On June 3, the U.S. Department of Justice announced that it had obtained an indictment against four current and former senior executives from two major broiler chicken producers, for conspiring to fix prices and rig bids for broiler chickens under section 1 of the Sherman Act. (Broiler chickens are chickens raised for human consumption and sold to grocers and restaurants.)
According to the indictment in this case, from at least as early as 2012 until at least early 2017, two executives of a Colorado-headquartered chicken supplier — Jayson Penn, the President and Chief Executive Officer, and Roger Austin, a former Vice President – and two executives of a Georgia-headquartered broiler chicken producer — Mikell Fries, the President and a member of the board, and Scott Brady, a Vice President – participated in a conspiracy to fix prices and rig bids for broiler chickens across the United States.
The indictment specifically alleged that the four defendants and other unidentified coconspirators participated in a network that they used to pursue the following aims:
- “to reach agreements and understandings to submit aligned, though not necessarily identical, bids and to offer aligned, though not necessarily identical, prices, and price-related terms, including discount levels, for broiler chicken products sold in the United States”;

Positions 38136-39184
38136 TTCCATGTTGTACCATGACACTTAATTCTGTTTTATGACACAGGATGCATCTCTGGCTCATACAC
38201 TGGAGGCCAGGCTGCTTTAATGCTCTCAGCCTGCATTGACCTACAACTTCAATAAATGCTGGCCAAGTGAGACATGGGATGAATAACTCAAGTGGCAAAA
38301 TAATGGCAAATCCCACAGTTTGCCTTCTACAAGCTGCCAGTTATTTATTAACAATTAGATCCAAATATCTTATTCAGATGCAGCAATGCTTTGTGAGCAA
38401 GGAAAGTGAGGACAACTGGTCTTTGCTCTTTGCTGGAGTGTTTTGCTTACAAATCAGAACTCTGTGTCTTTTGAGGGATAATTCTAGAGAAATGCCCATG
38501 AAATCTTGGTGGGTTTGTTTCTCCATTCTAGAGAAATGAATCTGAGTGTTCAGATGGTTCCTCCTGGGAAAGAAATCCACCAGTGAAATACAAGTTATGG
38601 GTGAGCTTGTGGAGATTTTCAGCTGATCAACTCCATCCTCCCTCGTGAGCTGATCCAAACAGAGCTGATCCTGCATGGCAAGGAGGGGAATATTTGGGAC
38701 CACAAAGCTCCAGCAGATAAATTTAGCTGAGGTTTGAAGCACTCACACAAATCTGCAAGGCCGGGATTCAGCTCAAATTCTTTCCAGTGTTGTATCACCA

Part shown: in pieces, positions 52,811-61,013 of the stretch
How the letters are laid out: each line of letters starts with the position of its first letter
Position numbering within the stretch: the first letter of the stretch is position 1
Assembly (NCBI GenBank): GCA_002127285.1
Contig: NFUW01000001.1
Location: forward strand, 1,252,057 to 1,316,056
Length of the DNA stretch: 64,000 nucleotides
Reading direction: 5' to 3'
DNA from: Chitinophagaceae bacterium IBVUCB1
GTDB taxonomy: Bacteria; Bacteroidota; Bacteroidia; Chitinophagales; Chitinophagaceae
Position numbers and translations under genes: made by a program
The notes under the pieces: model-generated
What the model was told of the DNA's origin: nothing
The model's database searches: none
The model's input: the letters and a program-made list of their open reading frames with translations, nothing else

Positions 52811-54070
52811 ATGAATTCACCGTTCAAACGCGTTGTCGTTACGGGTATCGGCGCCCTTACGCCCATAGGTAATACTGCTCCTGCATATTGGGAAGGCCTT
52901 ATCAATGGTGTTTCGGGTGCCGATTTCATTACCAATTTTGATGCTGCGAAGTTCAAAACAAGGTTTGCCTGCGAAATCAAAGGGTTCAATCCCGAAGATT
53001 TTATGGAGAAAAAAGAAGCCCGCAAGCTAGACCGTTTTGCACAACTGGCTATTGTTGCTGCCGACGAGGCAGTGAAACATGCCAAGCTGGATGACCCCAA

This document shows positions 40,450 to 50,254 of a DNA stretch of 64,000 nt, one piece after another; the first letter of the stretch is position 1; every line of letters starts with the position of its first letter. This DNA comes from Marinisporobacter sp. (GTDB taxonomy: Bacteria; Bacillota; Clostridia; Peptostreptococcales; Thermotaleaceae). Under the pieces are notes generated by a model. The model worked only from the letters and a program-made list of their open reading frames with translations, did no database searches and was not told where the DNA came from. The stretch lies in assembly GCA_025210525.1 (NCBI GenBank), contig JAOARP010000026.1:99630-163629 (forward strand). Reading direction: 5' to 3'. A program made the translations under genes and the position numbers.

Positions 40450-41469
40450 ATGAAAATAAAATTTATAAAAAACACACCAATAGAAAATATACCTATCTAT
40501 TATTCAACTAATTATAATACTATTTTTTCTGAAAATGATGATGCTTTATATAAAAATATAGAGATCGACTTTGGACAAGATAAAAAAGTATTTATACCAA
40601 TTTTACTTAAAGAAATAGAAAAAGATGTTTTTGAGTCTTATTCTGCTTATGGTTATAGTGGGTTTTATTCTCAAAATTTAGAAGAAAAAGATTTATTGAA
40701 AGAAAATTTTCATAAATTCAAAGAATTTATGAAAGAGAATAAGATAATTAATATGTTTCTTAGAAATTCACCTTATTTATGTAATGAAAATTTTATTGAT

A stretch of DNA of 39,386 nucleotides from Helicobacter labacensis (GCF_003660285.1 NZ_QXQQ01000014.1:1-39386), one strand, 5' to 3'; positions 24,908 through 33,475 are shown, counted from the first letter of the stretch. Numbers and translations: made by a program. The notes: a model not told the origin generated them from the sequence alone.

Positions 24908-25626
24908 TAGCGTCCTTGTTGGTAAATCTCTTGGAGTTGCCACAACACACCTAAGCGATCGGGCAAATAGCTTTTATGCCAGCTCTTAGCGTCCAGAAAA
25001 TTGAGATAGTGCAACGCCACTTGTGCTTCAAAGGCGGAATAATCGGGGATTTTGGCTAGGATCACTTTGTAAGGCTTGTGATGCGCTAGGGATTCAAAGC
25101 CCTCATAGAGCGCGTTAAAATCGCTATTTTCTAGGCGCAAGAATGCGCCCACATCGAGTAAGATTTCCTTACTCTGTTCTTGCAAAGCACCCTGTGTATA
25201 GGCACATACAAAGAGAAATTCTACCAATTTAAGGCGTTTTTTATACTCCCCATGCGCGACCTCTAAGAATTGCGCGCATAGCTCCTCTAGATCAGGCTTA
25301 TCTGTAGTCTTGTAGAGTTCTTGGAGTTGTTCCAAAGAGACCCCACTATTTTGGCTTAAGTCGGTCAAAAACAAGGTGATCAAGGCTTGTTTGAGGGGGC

- “to participate in conversations and communications relating to nonpublic information such as bids, prices, and price-related terms, including discount levels, for broiler chicken products sold in the United States with the shared understanding that the purpose of the conversations and communications was to rig bids, and to fix, maintain, stabilize, and raise prices and other price-related terms, including discount levels, for broiler chicken products sold in the United States”; and
- “to monitor bids submitted by, and prices and price-related terms, including discount levels, offered by, Suppliers and co-conspirators for broiler chicken products sold in the United States.”
It also sets forth sequences of emails that appear to demonstrate ongoing discussions between the defendants relating to pricing for dark chicken meat and wings, and to dark meat and chicken-on-the-bone supplies. It further alleged the defendants’ discussions of protecting, and thereafter acting to protect, the purpose and effectiveness of the conspiracy, through sequences of emails.
Note: This indictment is noteworthy because these four defendants, in the Department’s words, “are the first to be charged in an ongoing criminal investigation into price fixing and bid rigging involving broiler chickens.”
Because price-fixing and bid-rigging are core criminal violations under the Sherman Act, antitrust compliance officers should brief senior executives in their firms about this indictment, and include information from the indictment in antitrust-compliance training materials. Those briefing and training materials should include examples of the types of alleged email exchanges between the executives, to show the kinds of words and actions that the Antitrust Division is likely to consider highly probative of executives’ knowledge of and participation in price-fixing and bid-rigging.
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